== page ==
Increased HCV Observed in Adults Who Had Pediatric Heart Surgery

Article

A higher prevalence of HCV in adults who received surgery for congenital heart disease as children is a "double whammy" when procedures leaves systemic venous congestion affecting hepatic veins, researchers said.

Gary Abrams, MD

Gary Abrams, MD

An increased prevalence of hepatitis C virus (HCV) infection in adults who received surgery for congenital heart disease as children prompted researchers to join in the call for Baby Boomers to get screened for HCV, particularly when systemic venous congestion after the procedure affects hepatic vasculature.

Gary Abrams, MD, Division of Gastroenterology and Liver Center, Greenville Health Systems, Greenville, SC, and colleagues point out that procedures before 1992 were performed without screening for HCV in blood for transfusions. In addition to this increased risk for HCV exposure, they note that those with single-ventricle palliation are more susceptible to the damage of hepatitis.

"Adults with congenital heart disease, especially those with single-ventricle physiology are at risk of developing liver fibrosis and progressing to cirrhosis as a result of passive hepatic venous congestion, volume overload, and reduced cardiac output," Abrams and colleagues explained.

In an accompanying editorial, Duraisamy Balaguru, MD, Division of Pediatric Cardiology, University of Texas Houston McGovern Medical School, Houston, TX, describes the burden of HCV risk and heightened susceptibility to hepatic damage as a “double whammy.”

"During the course of 20-30 years, such hepatic venous congestion leads to hepatic fibrosis, cirrhosis and hepatocelluar carcinoma," Balaguru said. "There is a similar risk in HCV infection of developing cirrhosis and hepatocellular carcinoma. Actively identifying and treating these at-risk individuals is important."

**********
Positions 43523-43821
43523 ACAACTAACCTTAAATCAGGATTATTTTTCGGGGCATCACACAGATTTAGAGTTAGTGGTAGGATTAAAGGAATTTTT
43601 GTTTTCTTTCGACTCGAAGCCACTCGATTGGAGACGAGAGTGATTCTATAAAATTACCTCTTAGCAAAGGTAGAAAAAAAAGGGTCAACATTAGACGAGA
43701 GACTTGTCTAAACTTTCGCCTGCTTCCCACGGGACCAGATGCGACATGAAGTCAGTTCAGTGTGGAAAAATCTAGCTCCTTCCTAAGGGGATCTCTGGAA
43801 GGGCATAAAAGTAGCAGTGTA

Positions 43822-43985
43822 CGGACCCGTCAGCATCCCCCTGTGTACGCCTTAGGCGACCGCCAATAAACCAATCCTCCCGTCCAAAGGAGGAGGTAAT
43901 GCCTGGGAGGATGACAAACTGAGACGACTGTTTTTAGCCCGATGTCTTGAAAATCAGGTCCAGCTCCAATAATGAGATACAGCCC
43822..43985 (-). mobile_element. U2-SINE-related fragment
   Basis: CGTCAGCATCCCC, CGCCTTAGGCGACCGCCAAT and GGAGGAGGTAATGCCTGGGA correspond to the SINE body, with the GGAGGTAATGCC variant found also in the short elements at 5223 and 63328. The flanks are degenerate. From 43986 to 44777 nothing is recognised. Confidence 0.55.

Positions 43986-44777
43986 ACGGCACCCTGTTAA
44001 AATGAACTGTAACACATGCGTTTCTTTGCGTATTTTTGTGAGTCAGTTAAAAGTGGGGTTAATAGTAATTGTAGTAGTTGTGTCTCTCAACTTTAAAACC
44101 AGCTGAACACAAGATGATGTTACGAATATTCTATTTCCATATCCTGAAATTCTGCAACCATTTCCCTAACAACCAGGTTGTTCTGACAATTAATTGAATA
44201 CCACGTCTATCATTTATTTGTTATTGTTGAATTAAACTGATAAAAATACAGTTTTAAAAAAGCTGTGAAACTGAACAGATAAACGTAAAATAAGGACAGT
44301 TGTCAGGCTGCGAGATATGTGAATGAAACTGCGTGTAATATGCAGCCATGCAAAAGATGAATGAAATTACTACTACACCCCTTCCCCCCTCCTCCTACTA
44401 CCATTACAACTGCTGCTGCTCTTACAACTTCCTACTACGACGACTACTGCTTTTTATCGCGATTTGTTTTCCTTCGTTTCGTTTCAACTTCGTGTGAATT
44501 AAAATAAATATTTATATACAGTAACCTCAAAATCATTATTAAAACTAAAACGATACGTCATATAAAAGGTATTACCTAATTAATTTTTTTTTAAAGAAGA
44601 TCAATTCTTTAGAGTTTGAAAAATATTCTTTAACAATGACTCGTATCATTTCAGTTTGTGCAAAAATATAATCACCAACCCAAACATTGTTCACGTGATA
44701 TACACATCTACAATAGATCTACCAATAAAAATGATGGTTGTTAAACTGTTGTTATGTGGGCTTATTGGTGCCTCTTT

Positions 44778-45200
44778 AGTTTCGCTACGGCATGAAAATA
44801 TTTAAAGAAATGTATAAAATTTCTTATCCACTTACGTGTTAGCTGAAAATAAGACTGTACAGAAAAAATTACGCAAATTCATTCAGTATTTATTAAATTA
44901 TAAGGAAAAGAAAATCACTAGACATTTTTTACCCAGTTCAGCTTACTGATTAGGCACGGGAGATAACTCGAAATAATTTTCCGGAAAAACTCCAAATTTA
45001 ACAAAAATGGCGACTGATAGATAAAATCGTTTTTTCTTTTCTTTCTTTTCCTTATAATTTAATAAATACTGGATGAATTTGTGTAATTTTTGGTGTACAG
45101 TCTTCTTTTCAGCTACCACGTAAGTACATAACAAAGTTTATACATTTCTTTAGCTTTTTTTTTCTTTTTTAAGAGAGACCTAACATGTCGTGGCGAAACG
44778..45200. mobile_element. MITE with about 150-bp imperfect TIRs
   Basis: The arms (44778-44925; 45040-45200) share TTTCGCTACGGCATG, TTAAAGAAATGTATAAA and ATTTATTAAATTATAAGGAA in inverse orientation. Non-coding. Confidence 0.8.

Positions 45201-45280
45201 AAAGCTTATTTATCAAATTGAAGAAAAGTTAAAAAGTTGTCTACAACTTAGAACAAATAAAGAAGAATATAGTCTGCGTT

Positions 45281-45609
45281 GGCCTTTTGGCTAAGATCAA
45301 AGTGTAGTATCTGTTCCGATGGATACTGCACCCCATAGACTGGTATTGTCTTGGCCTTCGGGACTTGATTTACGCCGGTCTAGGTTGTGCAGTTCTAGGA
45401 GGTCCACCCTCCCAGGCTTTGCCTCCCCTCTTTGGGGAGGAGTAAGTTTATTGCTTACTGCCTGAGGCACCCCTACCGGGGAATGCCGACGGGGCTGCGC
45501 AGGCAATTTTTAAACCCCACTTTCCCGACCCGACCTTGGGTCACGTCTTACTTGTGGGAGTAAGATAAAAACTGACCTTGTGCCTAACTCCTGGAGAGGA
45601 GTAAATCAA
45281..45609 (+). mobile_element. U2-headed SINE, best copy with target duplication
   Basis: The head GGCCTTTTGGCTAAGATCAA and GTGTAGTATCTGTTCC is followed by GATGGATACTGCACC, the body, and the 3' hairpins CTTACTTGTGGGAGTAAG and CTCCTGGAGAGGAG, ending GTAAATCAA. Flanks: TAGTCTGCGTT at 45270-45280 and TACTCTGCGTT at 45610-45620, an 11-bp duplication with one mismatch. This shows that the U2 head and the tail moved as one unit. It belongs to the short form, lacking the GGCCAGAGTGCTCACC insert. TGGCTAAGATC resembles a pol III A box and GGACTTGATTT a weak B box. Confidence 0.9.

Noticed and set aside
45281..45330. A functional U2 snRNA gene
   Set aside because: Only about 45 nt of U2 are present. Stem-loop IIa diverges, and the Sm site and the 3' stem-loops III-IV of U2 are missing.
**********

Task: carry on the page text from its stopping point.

Abrams and colleagues conducted a retrospective study of 188 adults who had received cardiac surgery before 1992 to correct congenital heart conditions. They screened these patients for HCV through HCV antibody detection, and followed with HCV RNA testing to determine active infection in the 12 subjects who initially screened positive.

Active HCV infection was confirmed in 11 subjects, or a 9.5% overall prevalence in the study cohort. Five of the 11 elected to be treated, and all 5 achieved sustained virologic response (SVR) at 12 weeks after a course of ledipasvir/sofosbuvir (Harvoni).

Abrams and colleagues noted the prevalence of HCV in this group, albeit a small sample, is seven-fold higher than the 1.3% prevalence reported in the general population of their region.

Although strongly advocating that this population be screened, and treated with a direct acting antiviral (DAA) regimen if positive for HCV infection, the researchers offer some caveats for the treatment in patients with cardiac conditions.

Abrams and colleagues note that sofosbuvir is contraindicated if patients are receiving amiodarone because of adverse interaction potentially leading to severe bradycardia and cardiac arrest. In addition, they recommend closely monitoring digoxin levels during ledipasvir/sofosbuvir treatment, as it is a substrate of P-glycoprotein, with which both DAAs interact.

"Targeted screening is a cost-effective method to detect individuals who may be infected with HCV," Balaguru wrote. "All adults with congenital heart disease and who underwent heart surgery before 1992 are at risk of infection with HCV and therefore should be screened."

The study, "Prevalence of HCV Infection in Adults with Congenital Heart Disease and Treatment with Direct Antiviral Agents," was published online in the Southern Medical Journal last month.

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